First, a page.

The ‘challenge’ of the title is one that’s set to the students as well as to Nikolaevena, having to use skills learnt in classroom debates of philosophy in the all too real arena of the crisis. It is also a test of the terrorists as well. The situation forces everyone to take responsibility for their actions and not hide behind political or religious doctrine.

Ultimately, the film is about self-discovery, something that’s only done by asking the right questions. The fact that it manages to do this framed in a high-octane thriller only goes to show what a well-produced and imaginative film this is.

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The Last Warrior

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With wild horse chases, Matrix-style arrow dodging, tree-chopping swords, wizards turning into horses and witches turning into owls, Dmitriy Dyachenko offers a lot to wrap your head around, and that’s all before the opening credits.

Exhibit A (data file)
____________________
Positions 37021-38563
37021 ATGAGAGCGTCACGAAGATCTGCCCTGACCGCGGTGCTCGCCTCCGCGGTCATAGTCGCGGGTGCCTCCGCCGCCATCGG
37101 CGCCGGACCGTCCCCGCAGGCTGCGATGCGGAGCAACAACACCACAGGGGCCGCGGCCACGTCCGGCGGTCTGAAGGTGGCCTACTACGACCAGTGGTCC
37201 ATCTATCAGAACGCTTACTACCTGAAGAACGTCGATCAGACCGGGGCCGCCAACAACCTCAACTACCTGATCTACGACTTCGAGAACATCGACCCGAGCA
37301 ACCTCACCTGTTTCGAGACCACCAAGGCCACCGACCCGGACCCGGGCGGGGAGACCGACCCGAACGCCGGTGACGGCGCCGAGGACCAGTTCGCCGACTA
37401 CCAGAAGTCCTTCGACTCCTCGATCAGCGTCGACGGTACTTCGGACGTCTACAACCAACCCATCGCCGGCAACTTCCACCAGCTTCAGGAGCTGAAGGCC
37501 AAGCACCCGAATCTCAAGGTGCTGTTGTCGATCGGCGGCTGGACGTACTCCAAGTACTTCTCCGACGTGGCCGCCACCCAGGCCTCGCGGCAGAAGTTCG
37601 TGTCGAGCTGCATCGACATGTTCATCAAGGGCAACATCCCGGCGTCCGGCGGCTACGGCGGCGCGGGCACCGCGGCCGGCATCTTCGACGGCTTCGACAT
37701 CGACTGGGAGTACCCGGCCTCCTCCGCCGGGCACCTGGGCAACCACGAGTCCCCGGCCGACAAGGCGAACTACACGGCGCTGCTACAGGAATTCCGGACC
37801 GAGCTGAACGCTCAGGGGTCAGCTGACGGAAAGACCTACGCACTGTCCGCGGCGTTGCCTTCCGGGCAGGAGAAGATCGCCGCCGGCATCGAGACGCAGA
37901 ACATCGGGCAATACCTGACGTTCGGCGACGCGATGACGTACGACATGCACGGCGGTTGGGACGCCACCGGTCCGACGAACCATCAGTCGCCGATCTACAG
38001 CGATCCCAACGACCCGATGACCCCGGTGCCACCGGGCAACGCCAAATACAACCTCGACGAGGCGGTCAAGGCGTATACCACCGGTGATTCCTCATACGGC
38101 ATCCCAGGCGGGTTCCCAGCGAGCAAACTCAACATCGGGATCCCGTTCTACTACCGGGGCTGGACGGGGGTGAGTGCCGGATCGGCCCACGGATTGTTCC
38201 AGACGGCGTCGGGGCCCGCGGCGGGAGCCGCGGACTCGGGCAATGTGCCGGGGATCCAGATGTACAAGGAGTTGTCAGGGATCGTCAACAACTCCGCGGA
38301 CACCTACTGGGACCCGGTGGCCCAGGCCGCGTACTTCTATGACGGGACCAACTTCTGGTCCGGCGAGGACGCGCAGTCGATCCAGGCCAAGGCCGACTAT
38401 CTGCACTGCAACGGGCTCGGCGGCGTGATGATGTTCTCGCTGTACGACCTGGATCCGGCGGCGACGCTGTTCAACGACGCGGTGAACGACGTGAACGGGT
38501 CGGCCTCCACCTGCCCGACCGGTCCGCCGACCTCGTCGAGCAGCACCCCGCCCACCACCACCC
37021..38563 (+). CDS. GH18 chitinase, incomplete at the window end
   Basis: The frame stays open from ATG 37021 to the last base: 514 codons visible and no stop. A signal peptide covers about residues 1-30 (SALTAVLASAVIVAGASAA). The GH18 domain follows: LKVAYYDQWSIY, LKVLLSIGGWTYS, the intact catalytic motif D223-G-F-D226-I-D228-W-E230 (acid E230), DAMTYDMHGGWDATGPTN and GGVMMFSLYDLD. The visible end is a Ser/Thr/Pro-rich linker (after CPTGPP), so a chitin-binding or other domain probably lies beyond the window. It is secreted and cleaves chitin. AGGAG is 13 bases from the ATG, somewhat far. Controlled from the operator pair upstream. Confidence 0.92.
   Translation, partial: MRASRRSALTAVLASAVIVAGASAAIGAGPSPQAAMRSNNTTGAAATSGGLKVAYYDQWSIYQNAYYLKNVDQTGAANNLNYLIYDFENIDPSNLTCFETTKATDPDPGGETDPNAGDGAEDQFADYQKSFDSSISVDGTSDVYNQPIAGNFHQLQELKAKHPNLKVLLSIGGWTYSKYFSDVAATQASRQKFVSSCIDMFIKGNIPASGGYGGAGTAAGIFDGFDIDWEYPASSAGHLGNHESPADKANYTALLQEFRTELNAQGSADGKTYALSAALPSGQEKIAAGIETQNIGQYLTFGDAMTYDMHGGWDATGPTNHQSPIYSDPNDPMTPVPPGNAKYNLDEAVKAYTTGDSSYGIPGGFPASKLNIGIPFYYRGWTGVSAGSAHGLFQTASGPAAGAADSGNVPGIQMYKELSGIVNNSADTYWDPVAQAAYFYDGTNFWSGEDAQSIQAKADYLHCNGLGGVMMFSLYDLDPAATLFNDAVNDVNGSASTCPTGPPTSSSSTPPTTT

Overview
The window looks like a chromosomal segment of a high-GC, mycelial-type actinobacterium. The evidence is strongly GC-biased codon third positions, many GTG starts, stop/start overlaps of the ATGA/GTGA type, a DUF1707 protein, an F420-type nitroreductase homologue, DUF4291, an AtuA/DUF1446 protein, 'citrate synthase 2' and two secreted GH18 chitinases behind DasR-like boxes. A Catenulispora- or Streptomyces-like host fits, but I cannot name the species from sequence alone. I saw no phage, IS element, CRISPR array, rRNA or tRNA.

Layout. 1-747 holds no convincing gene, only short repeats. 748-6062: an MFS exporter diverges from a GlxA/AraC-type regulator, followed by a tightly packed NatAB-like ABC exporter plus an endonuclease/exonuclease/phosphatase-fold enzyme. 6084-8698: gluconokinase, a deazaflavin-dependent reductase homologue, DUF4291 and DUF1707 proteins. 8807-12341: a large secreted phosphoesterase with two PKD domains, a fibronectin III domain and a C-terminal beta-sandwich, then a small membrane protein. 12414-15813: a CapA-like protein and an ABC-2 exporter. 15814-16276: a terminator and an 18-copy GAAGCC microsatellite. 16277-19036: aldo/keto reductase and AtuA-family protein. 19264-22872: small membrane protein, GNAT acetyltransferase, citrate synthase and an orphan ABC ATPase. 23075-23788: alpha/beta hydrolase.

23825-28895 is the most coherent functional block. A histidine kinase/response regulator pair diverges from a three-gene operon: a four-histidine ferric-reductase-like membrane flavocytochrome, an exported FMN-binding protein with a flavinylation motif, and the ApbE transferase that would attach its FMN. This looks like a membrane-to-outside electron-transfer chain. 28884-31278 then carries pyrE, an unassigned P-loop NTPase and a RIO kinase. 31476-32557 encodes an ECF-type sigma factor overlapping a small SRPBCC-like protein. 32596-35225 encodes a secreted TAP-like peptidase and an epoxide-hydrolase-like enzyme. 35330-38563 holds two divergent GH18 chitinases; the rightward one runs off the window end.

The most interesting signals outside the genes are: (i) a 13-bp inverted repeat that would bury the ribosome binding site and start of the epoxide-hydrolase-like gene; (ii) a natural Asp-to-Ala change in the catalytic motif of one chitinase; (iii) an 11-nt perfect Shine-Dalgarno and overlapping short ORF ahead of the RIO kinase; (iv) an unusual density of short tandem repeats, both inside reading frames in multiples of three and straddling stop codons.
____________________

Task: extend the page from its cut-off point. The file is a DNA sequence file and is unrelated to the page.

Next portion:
The Last Warrior (which also translates as The Last Knight) is loosely based on Russian medieval legends, specifically the Bogatyr warriors, who you could compare to the infamous Knights of the Round Table.

With literally centuries’ worth of retellings and stories behind them, the screenwriters are clearly trying to cram it all in, and unfortunately many characters feel underdeveloped and subplots are introduced half-baked.

The film’s hero is portrayed by little-known Viktor Khorinyak, who makes it very hard to determine whether we’re supposed to like or mistrust his character. He plays Ivan, a hustling magician in modern-age Moscow, who literally waterslides his way into the magical realm of Belogorye. The people there are convinced he’s the long-lost son of a great medieval warrior – who, among his kind, was turned to stone.